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Leipsic’s arrival a catalyst for Marlies

by Kinsey Janke || for

When Brendan Leipsic got the call, he was headed to brunch with his parents.

Then a member of the Milwaukee Admirals, affiliate of the Nashville Predators, the 20-year-old was one of the top-scoring rookies in the American Hockey League. The Ads had an afternoon game that day against visiting Lake Erie, but their game the previous Friday would turn out to have been the last appearance of Leipsic in an Admirals jersey.

“In your first pro season, you never expect to be traded,” said Leipsic. “You never expect to get a call from your general manager saying that. It was definitely a surprise, but I’m glad the way it turned out. I’m happy to be here.”

“Here” is the Toronto Maple Leafs organization, who acquired Leipsic along with Olli Jokinen and a 2015 first-round draft pick in a Feb. 15 trade with Nashville that saw Mike Santorelli and Cody Franson head to the Predators. Leipsic was dropped into a Marlies team in the midst of playoff hockey two months too soon.

After three straight division titles, the Marlies started the 2014-15 campaign losing 14 of their first 19 games, but began to put together wins throughout December and January. By the time of the trade, they were above .500 (20-18-9-0), but still 12th in the Western Conference.

But Toronto won 19 of its last 25, rattling off seven straight wins down the stretch to finish the regular season in a playoff position.

“It’s a fun group to be around, especially when you’re winning and stringing wins together like we were. It’s fun coming to the rink every day,” Leipsic said. “I know they started off not the way they wanted to but I think we were playing our best hockey towards the end of the year. Obviously, we got hot at the right time.”

Leipsic had two goals and four assists in his first six games with Toronto, but went cold after that with just one assist in his next 13 contests.

“You sort of identify with that team that you’re drafted by, and I’m sure it was upsetting as a young player to get traded that early,” said Marlies head coach Gord Dineen. “I think there was a little bit of a personal adjustment for him, coming to us. I credit that little bit of a slow start to that, just getting his head around being with a new team and identifying with a new team. But once he did, he really to show the things he had success with in Milwaukee.”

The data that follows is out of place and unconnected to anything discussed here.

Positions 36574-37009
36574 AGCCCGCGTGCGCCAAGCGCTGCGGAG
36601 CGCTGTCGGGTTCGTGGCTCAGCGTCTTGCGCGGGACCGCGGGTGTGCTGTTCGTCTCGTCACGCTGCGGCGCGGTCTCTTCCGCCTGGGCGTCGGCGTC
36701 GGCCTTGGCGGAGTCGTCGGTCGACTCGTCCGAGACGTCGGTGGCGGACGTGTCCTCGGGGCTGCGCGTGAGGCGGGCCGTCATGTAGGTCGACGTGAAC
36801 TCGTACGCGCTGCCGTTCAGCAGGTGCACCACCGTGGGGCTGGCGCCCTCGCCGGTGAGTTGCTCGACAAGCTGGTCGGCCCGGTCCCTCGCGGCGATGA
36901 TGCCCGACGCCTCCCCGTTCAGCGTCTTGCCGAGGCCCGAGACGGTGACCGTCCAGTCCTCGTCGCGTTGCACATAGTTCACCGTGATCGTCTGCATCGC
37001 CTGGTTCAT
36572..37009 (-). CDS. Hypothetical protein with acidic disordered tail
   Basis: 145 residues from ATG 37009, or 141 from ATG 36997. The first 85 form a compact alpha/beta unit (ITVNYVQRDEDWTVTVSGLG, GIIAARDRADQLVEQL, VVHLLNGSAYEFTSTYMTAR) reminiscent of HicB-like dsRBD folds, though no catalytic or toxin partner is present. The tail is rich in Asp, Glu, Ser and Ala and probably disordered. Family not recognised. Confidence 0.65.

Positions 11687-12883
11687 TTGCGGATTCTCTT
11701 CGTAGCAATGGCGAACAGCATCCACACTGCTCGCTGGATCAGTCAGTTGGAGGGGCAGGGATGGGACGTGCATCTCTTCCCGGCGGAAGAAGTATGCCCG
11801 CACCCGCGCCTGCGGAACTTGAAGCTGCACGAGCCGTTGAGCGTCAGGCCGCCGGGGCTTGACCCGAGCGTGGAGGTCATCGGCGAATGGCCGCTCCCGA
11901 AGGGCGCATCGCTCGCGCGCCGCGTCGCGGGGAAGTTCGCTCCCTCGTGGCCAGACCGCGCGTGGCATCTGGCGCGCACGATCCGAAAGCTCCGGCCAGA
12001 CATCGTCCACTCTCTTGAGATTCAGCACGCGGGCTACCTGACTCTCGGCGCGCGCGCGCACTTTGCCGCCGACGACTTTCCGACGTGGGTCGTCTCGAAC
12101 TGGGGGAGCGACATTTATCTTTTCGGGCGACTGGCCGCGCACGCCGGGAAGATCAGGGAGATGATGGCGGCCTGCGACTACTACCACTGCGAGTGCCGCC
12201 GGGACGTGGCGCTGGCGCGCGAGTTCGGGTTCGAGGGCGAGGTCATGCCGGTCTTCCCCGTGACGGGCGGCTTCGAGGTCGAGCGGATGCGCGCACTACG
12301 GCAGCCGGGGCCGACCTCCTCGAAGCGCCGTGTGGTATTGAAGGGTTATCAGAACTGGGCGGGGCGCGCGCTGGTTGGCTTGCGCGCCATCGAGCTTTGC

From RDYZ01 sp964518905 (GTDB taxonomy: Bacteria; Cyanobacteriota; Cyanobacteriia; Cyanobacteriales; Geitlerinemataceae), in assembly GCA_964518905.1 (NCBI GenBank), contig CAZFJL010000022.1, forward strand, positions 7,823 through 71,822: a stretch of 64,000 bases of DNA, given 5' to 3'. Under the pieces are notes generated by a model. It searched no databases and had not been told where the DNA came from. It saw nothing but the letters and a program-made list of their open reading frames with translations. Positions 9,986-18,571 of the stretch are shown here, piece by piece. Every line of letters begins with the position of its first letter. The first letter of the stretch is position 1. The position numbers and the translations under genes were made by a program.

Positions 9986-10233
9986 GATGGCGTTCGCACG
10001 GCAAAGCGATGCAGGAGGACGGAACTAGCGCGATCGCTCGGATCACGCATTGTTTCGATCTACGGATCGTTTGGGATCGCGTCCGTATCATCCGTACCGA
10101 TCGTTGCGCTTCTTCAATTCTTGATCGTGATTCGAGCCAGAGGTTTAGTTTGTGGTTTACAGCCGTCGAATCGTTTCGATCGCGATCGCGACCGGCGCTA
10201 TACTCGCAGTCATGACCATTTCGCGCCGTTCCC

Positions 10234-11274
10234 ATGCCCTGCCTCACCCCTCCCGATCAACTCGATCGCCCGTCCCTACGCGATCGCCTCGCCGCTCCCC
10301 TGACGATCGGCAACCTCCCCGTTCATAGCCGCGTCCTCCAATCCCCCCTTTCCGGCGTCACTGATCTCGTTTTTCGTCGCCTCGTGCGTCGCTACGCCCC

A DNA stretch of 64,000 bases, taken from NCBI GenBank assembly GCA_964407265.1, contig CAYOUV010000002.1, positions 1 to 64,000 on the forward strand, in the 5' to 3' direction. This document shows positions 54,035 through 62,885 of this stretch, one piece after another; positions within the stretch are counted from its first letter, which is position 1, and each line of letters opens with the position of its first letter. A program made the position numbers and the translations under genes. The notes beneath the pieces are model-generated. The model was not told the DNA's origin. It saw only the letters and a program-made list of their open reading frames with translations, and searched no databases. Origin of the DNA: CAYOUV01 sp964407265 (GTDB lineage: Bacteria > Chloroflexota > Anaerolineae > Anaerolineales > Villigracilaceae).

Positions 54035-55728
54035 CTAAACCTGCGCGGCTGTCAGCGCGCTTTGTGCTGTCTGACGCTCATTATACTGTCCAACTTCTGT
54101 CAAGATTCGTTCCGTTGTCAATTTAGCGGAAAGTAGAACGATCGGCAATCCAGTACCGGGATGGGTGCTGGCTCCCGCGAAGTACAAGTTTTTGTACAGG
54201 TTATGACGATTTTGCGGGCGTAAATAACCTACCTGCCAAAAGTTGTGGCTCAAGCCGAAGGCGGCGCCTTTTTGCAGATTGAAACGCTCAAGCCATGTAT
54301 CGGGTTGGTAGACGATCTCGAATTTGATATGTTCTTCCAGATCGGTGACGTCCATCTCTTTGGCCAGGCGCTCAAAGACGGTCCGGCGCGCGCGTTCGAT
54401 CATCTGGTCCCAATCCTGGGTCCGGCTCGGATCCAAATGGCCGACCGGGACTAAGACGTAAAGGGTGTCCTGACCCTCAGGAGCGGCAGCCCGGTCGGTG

The Predators selected Leipsic in the third round (No. 89) of the 2012 NHL draft at the end of the Winnipeg native’s second season with Portland of the Western Hockey League. Finishing his junior career (2010-14) with 302 points in 261 regular-season games, Leipsic was a core piece of all four of Portland’s runs to the WHL finals, including posting 24 points in 21 games to help guide the team to a league championship in 2013.

What worked in junior and with Milwaukee is starting to work again for the rookie with the Marlies. He finished his first AHL regular season with 12 points in his final eight games, posting his first professional hat trick in the process.

“He adds a real tenacity with his speed, and he can do things, make plays, with his speed. He’s got a real good vision with the puck,” said Dineen. “He’s been one of the catalysts for our team down the stretch.”

Dineen and his staff mixed and matched Leipsic’s linemates upon his arrival, trying to find the right players to fit together to make an impact. Making up an all-rookie line with Connor Brown and Ryan Rupert flanking Leipsic, the Marlies coaching staff seems to have struck gold.

“These are three rookies that have a knack for each other, and I don’t think they’re constantly trying to pass the puck to each other,” he said of the trio. “They’re shooting more, and I think that’s been a good thing for the three of them because they’re all [normally] pass-first type of guys.”

“Once I started getting more familiar with the some of the guys I was playing with and with my linemates, it made it easier,” Leipsic added. “Playing with Rupert and Brown, we’re all kind of similar players and the same age, so it made that a lot easier, too.”

The similarities are striking. All three are first-year players, drafted in 2012, and born six months apart. They all came from major juniors (Brown and Rupert each played in the Ontario Hockey League) and play a quick, smart game.

The learning curve every player experiences in his first professional season was heightened with Leipsic’s mid-season trade, but jumping directly into an unfamiliar team’s playoff push helped him get right into the mindset that he needed.

He finished the regular season with 54 points in 74 games, and has a goal and an assist through the first three games of Toronto’s conference quarterfinal playoff series with the Grand Rapids Griffins. Seeded seventh in the West, the Marlies have the 2-1 lead in the best-of-five series heading into Saturday’s Game 4 in Grand Rapids (7 p.m. ET, AHL Live, Leafs TV, SiriusXM NHL Network Radio).

Playing in 82 postseason games in four seasons with Portland has given Leipsic an extra boost in his first professional playoff action, as he comes in with the knowledge of how to execute in high-pressure situations.

“I went to four WHL championships, so I’ve played a lot of hockey,” he said. “It’s just being in the moment and knowing what to expect. Being a lower seed, I don’t think we really feel as though we’re a seventh-place team. But we’re just trying to take it game-by-game.”